Orbital scintigraphy with [111In-diethylenetriamine pentaacetic acid- D-Phe1]-octreotide predicts the clinical response to corticosteroid therapy in patients with Graves' ophthalmopathy

Annamaria Colao, Secondo Lastoria, Diego Ferone, Rosario Pivonello, Paolo E. Macchia, Patrizia Vassallo, Giulio Bonavolontá, Pietro Muto, Gaetano Lombardi, Gianfranco Fenzi

Research output: Contribution to journalArticlepeer-review

Abstract

Corticosteroid treatment is successfully used in Graves' ophthalmopathy, and its effect varies according to the phase of the disease. The infiltration of the orbit by activated lymphocytes may explain the effectiveness of corticosteroid therapy. Scintigraphy with [111InDTPA-D-Phe1]-octreotide was recently used to reveal the presence of activated lymphocytes in foci of autoimmune diseases, because elevated amounts of somatostatin receptors are expressed in the surface of these cells. The aim of the current study was to evaluate whether the degree of orbital [111In-DTPA-D-Phe1] -octreotide uptake is able to predict the response to corticosteroid therapy in patients with Graves' ophthalmopathy. Ten patients with Graves' ophthalmopathy entered the study. In all patients scintigraphy was performed, and subsequently, corticosteroid therapy (methylprednisolone, 1 g iv for 2 consecutive days a week for 6 weeks) was given. Clinical activity of Graves' ophthalmopathy was evaluated before and after treatment by calculating the ophthalmopathy index (OI). Planar and single photon emission computed tomography (SPECT) images of the head were obtained 24 h after the iv injection of 120-190 MBq of [111In-DTPA-D-Phe1]-octreotide. Radioligand uptake within each orbit (O) and brain (B) was measured using the region of interests (ROI) method and the O-to-B ratio was determined. According to the O-to-B ratio, the images were classified using the following three points score: 0 = O-to-B ratio ≤ 1; 1 = O-to-B ratio between 1 and 2.5; 2 = O-to-B ratio ≥2.5. The value of OI, measured before and after corticosteroid treatment, was correlated to the scintigraphic score. A significant change of OI was observed between posttreatment and pretreatment evaluation both in orbits with score 2 (OI: 15.4 ± 1.5 vs. 9.6 ± 0.5, P <0.005) and in those with score 1 or 0 (OI: 12.9 ± 1.5 vs. 11.5 ± 1.4, P <0.05) at the scintigraphy. However, when the OI was calculated excluding the changes in the soft tissue, which generally occur in all patients independently from the phase of the disease, a significant change of OI was observed only in the orbits with score 2 (OI: 12.9 ± 1.3 vs. 8.3 ± 0.5, P <0.01) but not in those with score 0 or 1 (OI: 11.2 ± 1.3 vs. 10.4 ± 1.3). In particular, 6 weeks after corticosteroid treatment, the patients with orbital score 2 at the scintigraphy had a significant improvement of soft tissue changes, proptosis, lagophthalmos, extraocular muscle movements impairment, and diplopia, whereas patients with score 0 or 1 had only a significant improvement of the soft tissue inflammation. In conclusion, the current preliminary data suggested that [111InDTPA-D-Phe1]-octreotide scintigraphy is able to predict the clinical response to corticosteroid treatment in patients with Graves' ophthalmopathy, and may be considered an useful approach to select the patients for the proper treatment.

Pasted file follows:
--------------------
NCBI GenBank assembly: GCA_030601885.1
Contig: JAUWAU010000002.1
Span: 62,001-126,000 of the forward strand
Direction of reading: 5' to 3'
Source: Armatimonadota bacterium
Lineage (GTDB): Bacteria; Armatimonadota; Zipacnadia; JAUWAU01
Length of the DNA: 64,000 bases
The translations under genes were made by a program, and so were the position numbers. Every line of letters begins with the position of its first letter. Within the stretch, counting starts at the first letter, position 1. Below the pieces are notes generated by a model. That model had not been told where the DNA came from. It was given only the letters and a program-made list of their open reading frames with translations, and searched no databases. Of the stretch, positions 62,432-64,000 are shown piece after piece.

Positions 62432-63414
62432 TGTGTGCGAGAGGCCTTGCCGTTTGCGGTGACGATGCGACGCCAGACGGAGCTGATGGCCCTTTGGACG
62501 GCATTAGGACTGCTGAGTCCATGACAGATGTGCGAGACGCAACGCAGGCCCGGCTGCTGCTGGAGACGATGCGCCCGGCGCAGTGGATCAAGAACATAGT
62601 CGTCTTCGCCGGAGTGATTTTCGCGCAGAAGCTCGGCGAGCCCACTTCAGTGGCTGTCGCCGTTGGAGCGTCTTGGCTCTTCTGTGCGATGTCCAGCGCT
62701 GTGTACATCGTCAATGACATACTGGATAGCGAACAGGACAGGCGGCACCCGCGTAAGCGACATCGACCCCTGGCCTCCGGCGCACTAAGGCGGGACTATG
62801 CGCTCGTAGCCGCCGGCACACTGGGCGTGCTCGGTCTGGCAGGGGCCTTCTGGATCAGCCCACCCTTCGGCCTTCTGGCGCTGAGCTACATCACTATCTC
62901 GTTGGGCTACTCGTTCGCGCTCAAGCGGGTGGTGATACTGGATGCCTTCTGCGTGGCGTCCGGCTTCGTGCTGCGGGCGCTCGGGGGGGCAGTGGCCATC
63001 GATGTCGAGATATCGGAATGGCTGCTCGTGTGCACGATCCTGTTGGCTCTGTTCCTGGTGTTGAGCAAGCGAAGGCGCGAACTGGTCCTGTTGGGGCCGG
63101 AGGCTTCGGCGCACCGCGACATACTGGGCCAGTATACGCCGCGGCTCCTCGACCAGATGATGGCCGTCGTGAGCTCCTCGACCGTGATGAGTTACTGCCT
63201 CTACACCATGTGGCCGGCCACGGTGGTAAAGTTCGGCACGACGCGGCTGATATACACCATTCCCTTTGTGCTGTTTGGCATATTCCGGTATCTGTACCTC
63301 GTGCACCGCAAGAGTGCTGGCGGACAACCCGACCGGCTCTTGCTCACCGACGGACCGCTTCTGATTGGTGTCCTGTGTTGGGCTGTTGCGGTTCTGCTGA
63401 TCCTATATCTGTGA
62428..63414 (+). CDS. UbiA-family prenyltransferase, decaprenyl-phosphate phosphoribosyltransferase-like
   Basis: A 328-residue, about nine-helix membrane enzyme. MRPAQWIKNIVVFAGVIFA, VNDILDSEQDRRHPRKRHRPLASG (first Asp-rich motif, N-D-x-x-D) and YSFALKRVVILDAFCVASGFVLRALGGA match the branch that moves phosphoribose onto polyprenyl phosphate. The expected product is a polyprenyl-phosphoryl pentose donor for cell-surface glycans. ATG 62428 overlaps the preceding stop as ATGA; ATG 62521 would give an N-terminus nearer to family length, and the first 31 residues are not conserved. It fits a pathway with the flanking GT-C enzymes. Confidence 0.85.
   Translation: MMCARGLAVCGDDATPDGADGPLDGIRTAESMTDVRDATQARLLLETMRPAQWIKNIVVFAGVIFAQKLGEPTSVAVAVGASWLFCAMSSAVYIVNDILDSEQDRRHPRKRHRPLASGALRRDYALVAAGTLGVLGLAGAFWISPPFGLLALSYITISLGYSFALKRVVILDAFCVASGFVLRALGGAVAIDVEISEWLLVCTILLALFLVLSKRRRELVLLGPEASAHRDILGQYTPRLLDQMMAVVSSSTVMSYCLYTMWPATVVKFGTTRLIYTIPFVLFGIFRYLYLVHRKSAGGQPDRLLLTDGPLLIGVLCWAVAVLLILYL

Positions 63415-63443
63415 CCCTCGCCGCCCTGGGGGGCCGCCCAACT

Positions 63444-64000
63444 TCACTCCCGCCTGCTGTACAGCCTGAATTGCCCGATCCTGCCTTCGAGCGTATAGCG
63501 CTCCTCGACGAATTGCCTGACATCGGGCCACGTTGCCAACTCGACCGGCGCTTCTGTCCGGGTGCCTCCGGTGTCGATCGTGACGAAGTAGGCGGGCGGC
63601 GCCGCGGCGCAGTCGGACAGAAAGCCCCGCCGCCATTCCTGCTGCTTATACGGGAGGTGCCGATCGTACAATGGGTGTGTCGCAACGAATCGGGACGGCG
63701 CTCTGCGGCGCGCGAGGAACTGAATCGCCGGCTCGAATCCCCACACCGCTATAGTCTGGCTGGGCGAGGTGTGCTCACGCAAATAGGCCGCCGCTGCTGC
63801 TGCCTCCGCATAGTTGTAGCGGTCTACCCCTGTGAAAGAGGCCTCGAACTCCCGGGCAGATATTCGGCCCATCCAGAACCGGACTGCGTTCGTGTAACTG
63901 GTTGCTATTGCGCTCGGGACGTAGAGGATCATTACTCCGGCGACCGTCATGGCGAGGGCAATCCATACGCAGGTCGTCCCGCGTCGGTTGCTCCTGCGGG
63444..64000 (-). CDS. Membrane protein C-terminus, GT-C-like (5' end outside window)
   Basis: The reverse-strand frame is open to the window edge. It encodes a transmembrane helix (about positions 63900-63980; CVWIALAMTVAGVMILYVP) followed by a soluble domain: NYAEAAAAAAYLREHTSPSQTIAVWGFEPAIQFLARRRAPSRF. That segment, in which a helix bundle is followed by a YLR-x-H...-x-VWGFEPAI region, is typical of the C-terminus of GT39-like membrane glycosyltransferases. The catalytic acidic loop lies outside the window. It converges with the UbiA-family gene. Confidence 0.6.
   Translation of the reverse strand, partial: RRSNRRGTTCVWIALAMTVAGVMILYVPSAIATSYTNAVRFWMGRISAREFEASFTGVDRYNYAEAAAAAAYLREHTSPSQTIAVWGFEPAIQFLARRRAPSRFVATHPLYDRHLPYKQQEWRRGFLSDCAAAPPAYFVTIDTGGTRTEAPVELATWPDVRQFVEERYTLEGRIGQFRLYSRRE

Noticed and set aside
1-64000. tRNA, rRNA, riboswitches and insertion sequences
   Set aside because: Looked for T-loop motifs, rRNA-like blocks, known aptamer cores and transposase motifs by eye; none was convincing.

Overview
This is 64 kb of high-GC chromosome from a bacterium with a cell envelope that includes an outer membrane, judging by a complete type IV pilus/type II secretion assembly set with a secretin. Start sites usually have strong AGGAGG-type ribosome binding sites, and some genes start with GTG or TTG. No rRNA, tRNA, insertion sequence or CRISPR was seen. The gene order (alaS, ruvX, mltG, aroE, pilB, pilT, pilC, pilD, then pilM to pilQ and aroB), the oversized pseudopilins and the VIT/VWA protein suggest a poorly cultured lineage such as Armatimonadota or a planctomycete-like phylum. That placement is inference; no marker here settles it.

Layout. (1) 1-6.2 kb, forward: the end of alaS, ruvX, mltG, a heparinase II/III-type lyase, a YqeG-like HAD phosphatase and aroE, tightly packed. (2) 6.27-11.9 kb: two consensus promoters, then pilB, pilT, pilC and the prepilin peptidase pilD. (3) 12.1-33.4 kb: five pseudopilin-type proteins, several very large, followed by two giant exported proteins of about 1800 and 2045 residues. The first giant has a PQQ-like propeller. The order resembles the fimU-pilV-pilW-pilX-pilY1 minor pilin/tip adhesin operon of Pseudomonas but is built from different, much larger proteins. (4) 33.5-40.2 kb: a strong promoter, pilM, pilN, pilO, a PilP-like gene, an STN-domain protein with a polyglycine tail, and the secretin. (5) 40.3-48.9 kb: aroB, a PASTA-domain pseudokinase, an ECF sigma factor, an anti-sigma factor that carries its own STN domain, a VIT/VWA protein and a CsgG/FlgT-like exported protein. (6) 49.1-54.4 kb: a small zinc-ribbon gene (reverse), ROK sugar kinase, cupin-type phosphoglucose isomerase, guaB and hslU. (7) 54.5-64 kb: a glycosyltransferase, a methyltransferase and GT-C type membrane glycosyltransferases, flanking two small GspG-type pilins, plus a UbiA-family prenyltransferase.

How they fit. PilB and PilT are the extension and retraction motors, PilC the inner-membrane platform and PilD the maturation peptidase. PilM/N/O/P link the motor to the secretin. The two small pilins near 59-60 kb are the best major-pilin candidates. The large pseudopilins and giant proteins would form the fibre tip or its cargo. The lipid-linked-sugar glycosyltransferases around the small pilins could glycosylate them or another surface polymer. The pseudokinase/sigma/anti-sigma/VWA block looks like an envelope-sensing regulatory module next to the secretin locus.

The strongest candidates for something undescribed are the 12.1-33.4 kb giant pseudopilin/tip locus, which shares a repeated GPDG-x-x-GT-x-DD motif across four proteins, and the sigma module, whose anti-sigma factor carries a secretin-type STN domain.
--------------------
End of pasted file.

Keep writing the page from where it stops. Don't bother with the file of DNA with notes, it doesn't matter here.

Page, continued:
Original languageEnglish
Pages (from-to)3790-3794
Number of pages5
JournalJournal of Clinical Endocrinology and Metabolism
Volume83
Issue number11
Publication statusPublished - 1998

ASJC Scopus subject areas

  • Biochemistry
  • Endocrinology, Diabetes and Metabolism

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